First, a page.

2) The next point of interest in the graphs is that CDS positions on Italian and Spanish bonds have similarly been closed. This means a Greek default or bankruptcy is only a sideshow in a much wider context. This is clear as these Italian and Spanish positions are much greater (gross) than anything the Greek scenario can offer.
In effect it means that the major continental European banks in principle couldn’t really care if the Greek default was called a credit event or not.
3) There was some discussion on ValueWalk about the significance of which law the Greek sovereign bonds were issued under – specifically aiming at the Collective Action Clause (CAC) – or for the bonds issued under Greek law – the lack of such a clause. All of a sudden that issued seemed to be uninteresting.
Such strange observations indicate a somewhat hectic political activity behind the scenes.
The figures – published by Financial Times Deutschland – do not tell us very much about the positions – say 3 months ago. We do not know how many CDS have been bought back and quietly annulled. Even the present gross position does not seem exceedingly large in respect to the rather hefty loss suffered by the investors.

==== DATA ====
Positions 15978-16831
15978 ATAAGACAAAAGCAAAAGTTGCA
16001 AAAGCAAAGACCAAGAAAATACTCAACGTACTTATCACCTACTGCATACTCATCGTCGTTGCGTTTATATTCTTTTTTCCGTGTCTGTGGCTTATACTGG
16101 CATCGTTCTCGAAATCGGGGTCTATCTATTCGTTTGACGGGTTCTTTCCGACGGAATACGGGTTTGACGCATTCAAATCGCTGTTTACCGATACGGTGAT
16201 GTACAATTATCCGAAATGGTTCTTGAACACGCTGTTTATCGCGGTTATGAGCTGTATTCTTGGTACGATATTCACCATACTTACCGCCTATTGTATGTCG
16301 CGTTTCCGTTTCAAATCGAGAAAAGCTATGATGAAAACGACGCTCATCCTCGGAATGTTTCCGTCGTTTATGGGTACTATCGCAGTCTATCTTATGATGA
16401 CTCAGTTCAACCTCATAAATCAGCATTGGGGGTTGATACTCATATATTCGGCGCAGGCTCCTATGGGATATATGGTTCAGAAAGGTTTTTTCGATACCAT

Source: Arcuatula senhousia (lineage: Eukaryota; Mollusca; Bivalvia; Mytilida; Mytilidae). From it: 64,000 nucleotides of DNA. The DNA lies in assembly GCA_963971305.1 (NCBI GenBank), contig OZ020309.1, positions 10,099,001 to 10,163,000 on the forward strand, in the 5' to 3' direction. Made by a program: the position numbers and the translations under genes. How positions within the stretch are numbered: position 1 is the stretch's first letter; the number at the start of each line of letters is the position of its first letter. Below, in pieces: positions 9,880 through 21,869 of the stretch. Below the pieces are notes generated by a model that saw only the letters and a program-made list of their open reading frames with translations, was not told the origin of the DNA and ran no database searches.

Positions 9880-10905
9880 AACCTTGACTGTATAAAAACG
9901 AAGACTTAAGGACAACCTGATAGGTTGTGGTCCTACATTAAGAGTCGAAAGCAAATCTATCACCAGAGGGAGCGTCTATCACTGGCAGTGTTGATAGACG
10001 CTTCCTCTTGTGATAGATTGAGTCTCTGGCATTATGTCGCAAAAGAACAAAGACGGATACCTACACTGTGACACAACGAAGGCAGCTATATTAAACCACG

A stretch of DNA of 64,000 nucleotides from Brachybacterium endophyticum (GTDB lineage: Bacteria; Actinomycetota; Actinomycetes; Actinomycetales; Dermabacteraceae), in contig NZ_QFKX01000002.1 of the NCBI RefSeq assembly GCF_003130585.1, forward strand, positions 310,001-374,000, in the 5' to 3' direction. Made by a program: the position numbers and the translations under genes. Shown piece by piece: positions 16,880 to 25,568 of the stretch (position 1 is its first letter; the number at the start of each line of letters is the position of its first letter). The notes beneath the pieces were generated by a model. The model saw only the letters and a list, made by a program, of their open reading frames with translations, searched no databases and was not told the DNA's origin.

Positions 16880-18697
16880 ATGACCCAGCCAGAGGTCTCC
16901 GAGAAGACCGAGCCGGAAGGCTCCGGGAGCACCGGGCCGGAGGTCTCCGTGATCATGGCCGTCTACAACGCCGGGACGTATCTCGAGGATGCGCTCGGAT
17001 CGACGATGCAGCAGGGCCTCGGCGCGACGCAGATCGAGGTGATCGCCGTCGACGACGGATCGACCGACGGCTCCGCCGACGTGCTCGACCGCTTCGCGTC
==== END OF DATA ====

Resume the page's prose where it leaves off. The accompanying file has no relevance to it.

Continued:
A sensible banker or investor would not carry a very large position in one security – however good the interest rate was – at the very least not without securing with a CDS. In that case the CDS position would be lopsided to balance the holding of the sovereign bond. This is obviously not the case – at least for the banks mentioned.
This could indicate that someone convinced the banks that CDS would not be paid out.
This is a striking contrast to the collapse of Lehman Brothers where the US-government had to step in and save AIG.
One way of doing that would be to reduce the total volume of CDS. That could be done by making it clear that there might not be a credit event at all! If that was the case the CDS would be worthless.
That would indeed have been a nasty surprise to Cameron and City of London. The point being that the ECB and Germany and France would NOT rescue the issuers of CDS – no matter what.